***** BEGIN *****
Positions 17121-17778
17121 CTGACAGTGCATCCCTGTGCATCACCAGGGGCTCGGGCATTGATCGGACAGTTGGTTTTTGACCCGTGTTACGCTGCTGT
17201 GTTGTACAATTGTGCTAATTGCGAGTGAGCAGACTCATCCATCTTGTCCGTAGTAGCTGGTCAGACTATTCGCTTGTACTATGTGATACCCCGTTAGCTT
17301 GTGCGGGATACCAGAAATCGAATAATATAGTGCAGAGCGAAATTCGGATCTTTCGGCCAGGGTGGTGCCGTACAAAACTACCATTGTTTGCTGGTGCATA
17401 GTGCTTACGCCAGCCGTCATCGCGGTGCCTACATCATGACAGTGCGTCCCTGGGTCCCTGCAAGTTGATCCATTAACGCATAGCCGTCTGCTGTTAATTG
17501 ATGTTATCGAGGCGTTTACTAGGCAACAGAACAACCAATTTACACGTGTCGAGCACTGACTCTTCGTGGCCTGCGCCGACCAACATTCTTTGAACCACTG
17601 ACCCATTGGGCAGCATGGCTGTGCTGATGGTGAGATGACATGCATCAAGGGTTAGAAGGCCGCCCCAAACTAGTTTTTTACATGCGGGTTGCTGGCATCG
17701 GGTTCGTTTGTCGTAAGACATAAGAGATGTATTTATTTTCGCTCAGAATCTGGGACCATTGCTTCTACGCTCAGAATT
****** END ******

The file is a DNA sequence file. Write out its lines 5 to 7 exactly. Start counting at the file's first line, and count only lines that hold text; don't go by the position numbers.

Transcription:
17401 GTGCTTACGCCAGCCGTCATCGCGGTGCCTACATCATGACAGTGCGTCCCTGGGTCCCTGCAAGTTGATCCATTAACGCATAGCCGTCTGCTGTTAATTG
17501 ATGTTATCGAGGCGTTTACTAGGCAACAGAACAACCAATTTACACGTGTCGAGCACTGACTCTTCGTGGCCTGCGCCGACCAACATTCTTTGAACCACTG
17601 ACCCATTGGGCAGCATGGCTGTGCTGATGGTGAGATGACATGCATCAAGGGTTAGAAGGCCGCCCCAAACTAGTTTTTTACATGCGGGTTGCTGGCATCG